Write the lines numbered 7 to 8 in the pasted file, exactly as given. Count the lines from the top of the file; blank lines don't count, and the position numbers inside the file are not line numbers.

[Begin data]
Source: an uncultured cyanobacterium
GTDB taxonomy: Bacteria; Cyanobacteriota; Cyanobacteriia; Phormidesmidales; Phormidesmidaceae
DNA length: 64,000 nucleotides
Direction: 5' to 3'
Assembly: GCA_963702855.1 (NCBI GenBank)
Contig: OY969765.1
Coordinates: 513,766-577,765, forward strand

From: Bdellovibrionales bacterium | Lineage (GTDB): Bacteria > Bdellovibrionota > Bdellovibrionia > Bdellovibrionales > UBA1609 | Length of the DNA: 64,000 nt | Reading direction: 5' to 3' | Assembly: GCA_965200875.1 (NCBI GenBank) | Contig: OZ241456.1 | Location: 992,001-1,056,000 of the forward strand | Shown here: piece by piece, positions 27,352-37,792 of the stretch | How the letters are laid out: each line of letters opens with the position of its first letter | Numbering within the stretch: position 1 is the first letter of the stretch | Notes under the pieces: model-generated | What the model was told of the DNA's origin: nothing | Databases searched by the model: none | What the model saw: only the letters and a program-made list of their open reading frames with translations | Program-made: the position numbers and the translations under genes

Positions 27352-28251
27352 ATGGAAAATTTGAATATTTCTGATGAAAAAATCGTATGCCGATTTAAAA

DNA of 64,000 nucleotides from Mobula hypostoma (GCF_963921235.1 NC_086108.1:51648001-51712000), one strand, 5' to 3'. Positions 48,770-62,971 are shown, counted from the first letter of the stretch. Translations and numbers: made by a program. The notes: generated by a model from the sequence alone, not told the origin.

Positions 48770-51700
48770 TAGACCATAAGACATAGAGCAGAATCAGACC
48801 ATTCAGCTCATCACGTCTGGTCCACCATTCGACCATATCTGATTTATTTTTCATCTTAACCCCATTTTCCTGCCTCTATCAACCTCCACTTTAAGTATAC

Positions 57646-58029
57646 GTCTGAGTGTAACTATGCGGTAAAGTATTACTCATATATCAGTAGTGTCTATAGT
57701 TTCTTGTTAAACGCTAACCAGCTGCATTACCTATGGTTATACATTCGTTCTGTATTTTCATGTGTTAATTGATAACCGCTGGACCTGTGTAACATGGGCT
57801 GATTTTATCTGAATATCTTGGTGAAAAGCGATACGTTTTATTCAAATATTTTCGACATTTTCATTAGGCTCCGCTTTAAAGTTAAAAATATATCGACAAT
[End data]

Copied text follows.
Coordinates: 513,766-577,765, forward strand

From: Bdellovibrionales bacterium | Lineage (GTDB): Bacteria > Bdellovibrionota > Bdellovibrionia > Bdellovibrionales > UBA1609 | Length of the DNA: 64,000 nt | Reading direction: 5' to 3' | Assembly: GCA_965200875.1 (NCBI GenBank) | Contig: OZ241456.1 | Location: 992,001-1,056,000 of the forward strand | Shown here: piece by piece, positions 27,352-37,792 of the stretch | How the letters are laid out: each line of letters opens with the position of its first letter | Numbering within the stretch: position 1 is the first letter of the stretch | Notes under the pieces: model-generated | What the model was told of the DNA's origin: nothing | Databases searched by the model: none | What the model saw: only the letters and a program-made list of their open reading frames with translations | Program-made: the position numbers and the translations under genes